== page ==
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Walk in the School’s Shoes: Help them WANT to Help Your Child

10/06/08
by Wrightslaw

As a parent, your ultimate goal is to educate school personnel so they want to help your child.

The most important ability to use in resolving problems with the school is to put yourself in the shoes of the people on the other side and answer these questions:

* How do they see the problem? (their perceptions)
* What do they feel and believe? (their beliefs)
* What do they want? (their interests)
* What are they afraid will happen if they give you what you want? (their fears)

You need to pick your battles. Here’s an example of how. A parent writes…

My son 18 has missed more than the allotted number of school days. He is bipolar and occasionally has a hard time getting to class on time. Tardiness is counted as a whole day absent. The school wants a doctor’s note every time.

The school also insists I provide them with a doctor’s note every year saying that he “STILL” has bipolar disorder. His school counselor said “Just a sentence on a letter head every year.” I say that is ridiculous.

There are several concerns here.

One concern is that schools don’t often know how to help children who really do have bipolar disorder. The parent’s frustration with the school’s request is understandable.

But as a parent, your ultimate goal is to educate school personnel so they WANT to help your child. This won’t happen if you refuse to provide information the school requests and let them know you view their requests as “ridiculous.” I’m not sure this is one that you can win without getting help from others.

If your child is often late to school because he oversleeps or because he is sick with minor things, you need to put yourself in the shoes of the educators and answer some questions:

* How does the school view your child? What are their perceptions?

* Do school personnel view him as a lazy teenager who doesn’t really have anything wrong with him?

* Do they view you as an overprotective mom who makes excuses for her child who won’t roll out of bed in the morning? (Why else would you refuse to provide them with the information they need?).

* School people are not mental health experts. What do they know about bipolar disorder?

* Does he take medication? How does this affect his sleep? Motivation? Ability to learn?
(this information needs to come from a health care provider – psychiatrist, psychologist, etc)

* Does your child have an IEP or 504 Plan? If he has a disability that adversely affects educational performance (and it sounds like he does), he should be eligible for special education services under IDEA. If he has a disability that does NOT have an adverse impact on educational performance, he should have a 504 Plan.

* Does the school have a policy that if a student has a medical or psychiatric condition, the school needs updated information from the treating physician at specific intervals (every year, every semester) that the student continues to have that condition?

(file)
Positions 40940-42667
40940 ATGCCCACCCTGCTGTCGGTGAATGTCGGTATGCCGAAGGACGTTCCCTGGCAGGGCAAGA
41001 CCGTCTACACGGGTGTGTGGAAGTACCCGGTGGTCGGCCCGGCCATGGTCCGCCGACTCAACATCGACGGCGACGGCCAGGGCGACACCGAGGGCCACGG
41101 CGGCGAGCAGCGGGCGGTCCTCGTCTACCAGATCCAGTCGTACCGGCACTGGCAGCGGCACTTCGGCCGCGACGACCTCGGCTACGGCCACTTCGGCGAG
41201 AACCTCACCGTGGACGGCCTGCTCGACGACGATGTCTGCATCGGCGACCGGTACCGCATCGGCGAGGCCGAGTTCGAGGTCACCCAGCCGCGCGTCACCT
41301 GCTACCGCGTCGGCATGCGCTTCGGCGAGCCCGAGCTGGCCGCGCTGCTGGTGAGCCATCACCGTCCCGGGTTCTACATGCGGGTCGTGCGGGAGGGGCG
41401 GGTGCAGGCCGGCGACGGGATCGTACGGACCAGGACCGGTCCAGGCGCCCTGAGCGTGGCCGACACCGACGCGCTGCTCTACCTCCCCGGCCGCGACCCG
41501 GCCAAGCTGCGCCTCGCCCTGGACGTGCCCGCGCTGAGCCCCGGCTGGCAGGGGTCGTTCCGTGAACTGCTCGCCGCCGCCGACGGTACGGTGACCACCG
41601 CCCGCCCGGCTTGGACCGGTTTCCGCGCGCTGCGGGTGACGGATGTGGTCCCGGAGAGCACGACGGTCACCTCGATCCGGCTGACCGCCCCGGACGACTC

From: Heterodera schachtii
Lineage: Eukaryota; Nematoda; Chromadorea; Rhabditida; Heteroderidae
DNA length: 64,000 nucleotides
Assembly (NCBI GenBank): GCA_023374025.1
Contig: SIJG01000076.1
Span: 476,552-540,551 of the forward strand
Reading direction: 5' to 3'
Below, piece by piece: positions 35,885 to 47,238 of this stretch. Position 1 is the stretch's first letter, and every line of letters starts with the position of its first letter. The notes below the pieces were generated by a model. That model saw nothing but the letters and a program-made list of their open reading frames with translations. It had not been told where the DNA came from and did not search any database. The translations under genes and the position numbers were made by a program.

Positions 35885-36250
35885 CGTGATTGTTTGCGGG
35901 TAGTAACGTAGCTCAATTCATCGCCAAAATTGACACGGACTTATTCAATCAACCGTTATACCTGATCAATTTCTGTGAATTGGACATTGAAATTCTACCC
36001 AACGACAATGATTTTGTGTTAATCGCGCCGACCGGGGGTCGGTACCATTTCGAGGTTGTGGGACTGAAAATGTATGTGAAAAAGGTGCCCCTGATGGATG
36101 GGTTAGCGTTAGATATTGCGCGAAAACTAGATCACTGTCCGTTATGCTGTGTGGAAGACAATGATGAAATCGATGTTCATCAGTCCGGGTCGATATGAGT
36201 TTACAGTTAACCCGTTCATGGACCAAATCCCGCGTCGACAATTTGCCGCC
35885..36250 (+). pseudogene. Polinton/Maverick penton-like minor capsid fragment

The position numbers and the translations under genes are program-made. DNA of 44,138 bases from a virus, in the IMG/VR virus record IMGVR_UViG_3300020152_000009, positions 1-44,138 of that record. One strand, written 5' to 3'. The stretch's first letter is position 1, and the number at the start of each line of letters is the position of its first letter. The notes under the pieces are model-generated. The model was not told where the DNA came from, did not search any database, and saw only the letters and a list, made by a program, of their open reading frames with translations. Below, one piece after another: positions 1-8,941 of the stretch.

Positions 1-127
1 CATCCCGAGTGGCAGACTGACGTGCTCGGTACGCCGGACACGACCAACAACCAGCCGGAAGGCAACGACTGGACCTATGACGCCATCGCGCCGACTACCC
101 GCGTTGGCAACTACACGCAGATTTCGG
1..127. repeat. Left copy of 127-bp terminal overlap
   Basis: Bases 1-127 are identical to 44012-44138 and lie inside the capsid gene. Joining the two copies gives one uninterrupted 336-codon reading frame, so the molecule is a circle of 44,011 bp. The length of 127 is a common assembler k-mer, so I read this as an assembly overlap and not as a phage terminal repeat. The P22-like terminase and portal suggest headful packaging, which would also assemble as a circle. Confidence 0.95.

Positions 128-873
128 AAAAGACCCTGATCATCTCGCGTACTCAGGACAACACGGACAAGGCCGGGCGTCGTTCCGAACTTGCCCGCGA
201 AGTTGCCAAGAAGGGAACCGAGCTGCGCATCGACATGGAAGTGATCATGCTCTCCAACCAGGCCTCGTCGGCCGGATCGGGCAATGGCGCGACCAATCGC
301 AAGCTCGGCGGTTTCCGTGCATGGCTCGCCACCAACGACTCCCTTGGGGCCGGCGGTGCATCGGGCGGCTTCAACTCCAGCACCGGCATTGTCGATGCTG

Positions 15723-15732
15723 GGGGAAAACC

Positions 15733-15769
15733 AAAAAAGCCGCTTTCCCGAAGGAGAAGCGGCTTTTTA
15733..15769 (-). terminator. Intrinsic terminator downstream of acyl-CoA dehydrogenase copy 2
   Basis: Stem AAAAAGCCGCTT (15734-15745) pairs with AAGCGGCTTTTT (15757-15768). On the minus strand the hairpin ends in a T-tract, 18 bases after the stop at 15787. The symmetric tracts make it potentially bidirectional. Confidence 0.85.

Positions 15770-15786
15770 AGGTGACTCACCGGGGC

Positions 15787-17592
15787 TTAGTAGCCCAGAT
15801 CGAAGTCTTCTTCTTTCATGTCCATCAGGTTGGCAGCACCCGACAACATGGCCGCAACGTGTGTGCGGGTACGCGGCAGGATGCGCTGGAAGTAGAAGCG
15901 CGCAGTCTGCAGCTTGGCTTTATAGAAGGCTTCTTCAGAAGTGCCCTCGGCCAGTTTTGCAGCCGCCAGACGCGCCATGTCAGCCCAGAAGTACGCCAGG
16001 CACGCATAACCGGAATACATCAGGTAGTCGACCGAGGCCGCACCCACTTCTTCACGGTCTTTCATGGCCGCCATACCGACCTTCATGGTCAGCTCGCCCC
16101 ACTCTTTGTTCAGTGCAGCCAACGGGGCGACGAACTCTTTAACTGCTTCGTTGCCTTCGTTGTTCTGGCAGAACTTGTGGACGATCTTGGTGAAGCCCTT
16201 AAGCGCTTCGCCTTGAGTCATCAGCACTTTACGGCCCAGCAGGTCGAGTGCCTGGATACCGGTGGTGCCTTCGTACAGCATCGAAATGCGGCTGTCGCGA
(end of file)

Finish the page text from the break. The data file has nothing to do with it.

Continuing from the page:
* Does the school need information about how his condition affects his ability to learn and perform in school?

If school people view you and/or your child in a negative light, you need to change their perceptions.

This includes getting information from a treating psychiatrist or psychologist to begin educating teachers about your child’s condition and how it affects him and his ability to learn. This is the only way you will accomplish the goal of educating the school staff so they WANT to help your child.

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23 Comments on "Walk in the School’s Shoes: Help them WANT to Help Your Child"


David
04/06/2015

Jdeekdee. Let me offer another angle on this. If I hire a group of people to work for me, I still have to help them become a team. I have to provide them with vision, direction, assistance, and encouragement.

Someone said “the greatest among you is servant of all.” Likewise, as a parent or advocate, the leadership I provide to an IEP team comes through an attitude of service. In humility we have the power to draw people toward rational objectives which they can find the desire to embrace. We help them cultivate and maintain that desire through our hearts of appreciation and commitment toward them.

Advocacy means persuasion, which results from leadership through service. It’s a process of relationship. As trust and appreciation build, progress happens. If we break away from that mutuality, we abandon our power.

Carla C
02/18/2015

Wonderful suggestions! What would you suggest if the District feels like all children with a Diasability must be an restricted environment. That they are allowed to mainstream only when they can “shadow their typical peer”? What can one do when you offer information to help them understand the Disabilty and they refuse to hear?

Marie N
10/16/2012

My son has Asperger’s and ADHD Inattentive. He just got an IEP, but the school refuses to implement the necessary recommendations from the neuropsy. HELP! I noticed that the teachers w/out Asperger’s experience cannot teach children with this disorder. Why? They need fast-paced instruction in some areas while slower-paced instructions in other areas. They need to relax and talk while learning. It sounds unusual for many of us who need silence and concentration, but, I repeat, these children learn differently. Can parents request a spec. ed. teacher with Asperger’s experience from the school? My son’s disability is with written expressions. He can type out fantastic essays, but not write them down on paper. What do you recommend? We had to hire an attorney to advocate for us.
HELP!